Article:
Responding to Patent Demand Letters: Leveraging State Laws on Bad Faith Assertion of Patents

Determining What to Include or Exclude in Response, Minimizing Risk of Litigation

Recording of a 90-minute CLE webinar with Q&A

Conducted on Thursday, March 2, 2017
Recorded event now available

This CLE webinar will provide guidance to patent counsel for responding to demand letters. The panel will discuss legal and strategic considerations, as well as current and proposed state laws addressing bad faith assertion claims. The panel will also discuss what to include or exclude in the response to avoid creating potential harm in future litigation.


Patent disputes often start with the patent holder sending a demand letter to the alleged infringer. The best way to respond to demand letters, especially those from nonpracticing entities (NPEs), remains a challenge for many companies. After receiving a demand letter, the recipient should act to minimize or remove the risk to its business.

Recent state actions addressing bad faith assertions should also be considered. In the last two years, states have stepped in to fill a void left by Congress regarding bad faith patent assertions.

Over half the states have now passed laws to limit abusive practices by putting restrictions on patent demand letters. States have taken a variety of approaches to tackle the issue of bad faith patent assertions.

Responding to demand letters involves strategic decision-making, including factors such the patent owner’s proclivity for litigation, the relationship with the patent owner, the strength of the allegations, and what is being demanded by the patent owner.

Listen as our authoritative panel of patent attorneys examines how patent counsel should proceed upon receipt of a demand letter, including a discussion of legal and strategic considerations. The panel will also discuss current and proposed state laws, offer guidance on responding to patent demand letters, and outline navigating the new state laws.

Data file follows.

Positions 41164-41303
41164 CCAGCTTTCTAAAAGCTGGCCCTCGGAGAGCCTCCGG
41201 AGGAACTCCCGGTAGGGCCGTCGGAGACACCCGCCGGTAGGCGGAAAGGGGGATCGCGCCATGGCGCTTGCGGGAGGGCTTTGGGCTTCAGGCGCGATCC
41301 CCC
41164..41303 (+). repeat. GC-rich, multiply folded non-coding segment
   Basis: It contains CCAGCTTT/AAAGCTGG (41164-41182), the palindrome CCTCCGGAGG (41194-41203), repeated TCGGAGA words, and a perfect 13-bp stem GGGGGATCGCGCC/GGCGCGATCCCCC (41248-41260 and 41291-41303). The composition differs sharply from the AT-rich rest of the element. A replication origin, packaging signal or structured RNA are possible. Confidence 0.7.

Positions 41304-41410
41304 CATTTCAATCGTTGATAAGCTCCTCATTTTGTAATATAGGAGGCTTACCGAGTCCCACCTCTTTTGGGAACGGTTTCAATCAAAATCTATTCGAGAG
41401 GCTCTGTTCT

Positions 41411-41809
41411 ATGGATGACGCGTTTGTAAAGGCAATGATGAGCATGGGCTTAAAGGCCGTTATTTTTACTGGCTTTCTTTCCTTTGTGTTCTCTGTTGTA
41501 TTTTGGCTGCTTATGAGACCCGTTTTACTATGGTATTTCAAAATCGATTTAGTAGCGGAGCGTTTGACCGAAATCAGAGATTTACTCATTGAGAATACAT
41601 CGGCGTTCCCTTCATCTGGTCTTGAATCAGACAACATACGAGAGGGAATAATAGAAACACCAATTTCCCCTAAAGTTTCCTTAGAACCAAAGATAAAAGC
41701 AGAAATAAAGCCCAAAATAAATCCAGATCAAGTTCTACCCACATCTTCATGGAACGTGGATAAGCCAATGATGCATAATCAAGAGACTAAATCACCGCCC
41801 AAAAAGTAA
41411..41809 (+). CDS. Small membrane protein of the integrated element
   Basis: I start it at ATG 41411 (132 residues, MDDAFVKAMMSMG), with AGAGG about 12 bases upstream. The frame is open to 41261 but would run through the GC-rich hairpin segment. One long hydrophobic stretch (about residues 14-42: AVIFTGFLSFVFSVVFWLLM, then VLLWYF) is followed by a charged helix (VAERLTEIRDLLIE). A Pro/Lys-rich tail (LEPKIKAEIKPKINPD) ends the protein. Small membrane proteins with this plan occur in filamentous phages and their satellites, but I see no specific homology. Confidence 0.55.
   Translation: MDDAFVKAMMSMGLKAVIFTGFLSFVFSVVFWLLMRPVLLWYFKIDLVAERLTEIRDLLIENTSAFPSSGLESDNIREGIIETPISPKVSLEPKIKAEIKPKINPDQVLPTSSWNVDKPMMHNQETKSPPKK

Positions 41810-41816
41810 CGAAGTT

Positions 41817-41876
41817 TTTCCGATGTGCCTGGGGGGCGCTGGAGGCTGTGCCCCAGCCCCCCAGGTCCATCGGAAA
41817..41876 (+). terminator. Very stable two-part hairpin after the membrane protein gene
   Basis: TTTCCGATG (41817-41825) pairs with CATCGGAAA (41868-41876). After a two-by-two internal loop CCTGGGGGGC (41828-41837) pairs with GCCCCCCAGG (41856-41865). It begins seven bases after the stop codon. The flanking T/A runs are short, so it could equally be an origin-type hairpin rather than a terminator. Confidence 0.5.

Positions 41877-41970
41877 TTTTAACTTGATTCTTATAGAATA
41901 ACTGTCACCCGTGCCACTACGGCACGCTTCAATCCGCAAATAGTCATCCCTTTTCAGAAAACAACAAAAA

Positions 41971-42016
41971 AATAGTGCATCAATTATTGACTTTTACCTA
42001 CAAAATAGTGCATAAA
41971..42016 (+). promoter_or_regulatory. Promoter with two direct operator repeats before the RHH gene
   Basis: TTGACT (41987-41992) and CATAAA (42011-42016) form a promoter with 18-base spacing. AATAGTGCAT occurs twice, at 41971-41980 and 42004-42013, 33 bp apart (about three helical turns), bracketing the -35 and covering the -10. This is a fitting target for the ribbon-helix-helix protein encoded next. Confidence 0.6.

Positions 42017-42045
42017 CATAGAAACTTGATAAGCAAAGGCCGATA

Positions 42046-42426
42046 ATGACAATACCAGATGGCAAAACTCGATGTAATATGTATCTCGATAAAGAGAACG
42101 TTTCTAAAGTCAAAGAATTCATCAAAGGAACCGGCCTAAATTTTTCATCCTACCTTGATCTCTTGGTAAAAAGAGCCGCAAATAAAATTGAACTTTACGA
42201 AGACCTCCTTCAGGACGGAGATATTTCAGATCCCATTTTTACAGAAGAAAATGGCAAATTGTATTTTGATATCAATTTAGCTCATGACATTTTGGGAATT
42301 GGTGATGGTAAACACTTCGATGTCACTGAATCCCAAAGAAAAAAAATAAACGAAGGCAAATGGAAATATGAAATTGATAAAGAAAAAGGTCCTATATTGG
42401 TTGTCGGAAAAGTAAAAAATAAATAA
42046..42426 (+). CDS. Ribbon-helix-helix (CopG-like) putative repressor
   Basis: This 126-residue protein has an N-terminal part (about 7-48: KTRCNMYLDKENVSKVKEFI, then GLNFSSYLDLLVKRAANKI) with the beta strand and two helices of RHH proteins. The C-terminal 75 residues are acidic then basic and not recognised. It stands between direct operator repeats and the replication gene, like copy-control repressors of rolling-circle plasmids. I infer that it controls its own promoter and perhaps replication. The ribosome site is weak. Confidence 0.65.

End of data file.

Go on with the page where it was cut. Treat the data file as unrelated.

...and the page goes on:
1. Considerations in determining whether to respond to the demand letter
    1. Legal
    2. Strategic
  2. State laws regarding bad faith assertion of patents
  3. Responding to patent demand letters


The panel will review these and other key issues:

  • What are the key considerations for patent counsel when evaluating whether and how to respond to patent demand letters?
  • What is the effect of state laws on bad faith assertion claims on the response to a demand letter?
  • What are some of the pitfalls patent counsel confront in responding to demand letters—and how can they be avoided?


Sharon A. Israel, Partner
Mayer Brown, Houston

Ms. Israel focuses her practice on intellectual property law with an emphasis in patent litigation, opinion work and client counseling. She has acted as counsel in IP cases before district and appellate courts, the ITC, and the PTAB. Ms. Israel has litigated patents relating to a variety of technologies, including cellular communications systems and devices, oilfield equipment, consumer electronics, chemical compositions, and medical devices, among others. She is a frequent speaker on patent-related topics, and has served in leadership roles in numerous organizations.

Brian R. Iverson, Member
Bass Berry & Sims, Washington, D.C.

Mr. Iverson concentrates his practice in complex commercial litigation matters, including intellectual property disputes, in federal courts, state courts, administrative proceedings, and alternative dispute resolution proceedings across the country. He has extensive experience representing clients ranging from individuals and small businesses to multi-billion dollar corporations as both plaintiffs and defendants in high-stakes litigation. Mr. Iverson's broad experience allows him to quickly understand his clients' business objectives and offer cost-effective strategies to achieve those objectives.

Baldassare Vinti, Partner
Proskauer Rose, New York

Mr. Vinti’s practice focuses on litigating patent, false advertising, trade secret, trademark and contractual matters in federal and state courts and before the International Trade Commission. He is a skilled IP litigator with extensive experience in all aspects of litigation, including trials (jury and bench), Markman hearings, appeals before the Federal Circuit, case preparation and strategy, depositions, motion practice, and settlement negotiations. Mr. Vinti is an author and frequent commentator on patent issues pertaining to medical devices and a host of other IP topics.


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Patent Law Advisory Board

Charles S. Baker


Locke Lord

David S. Bloch


Winston & Strawn

Irah H. Donner



Ian N. Feinberg


Feinberg Day Alberti & Thompson

Anthony J. Fitzpatrick


Duane Morris

David Segal

Senior IP Counsel


Astrid R. Spain


Jones Day

Mark P. Wine



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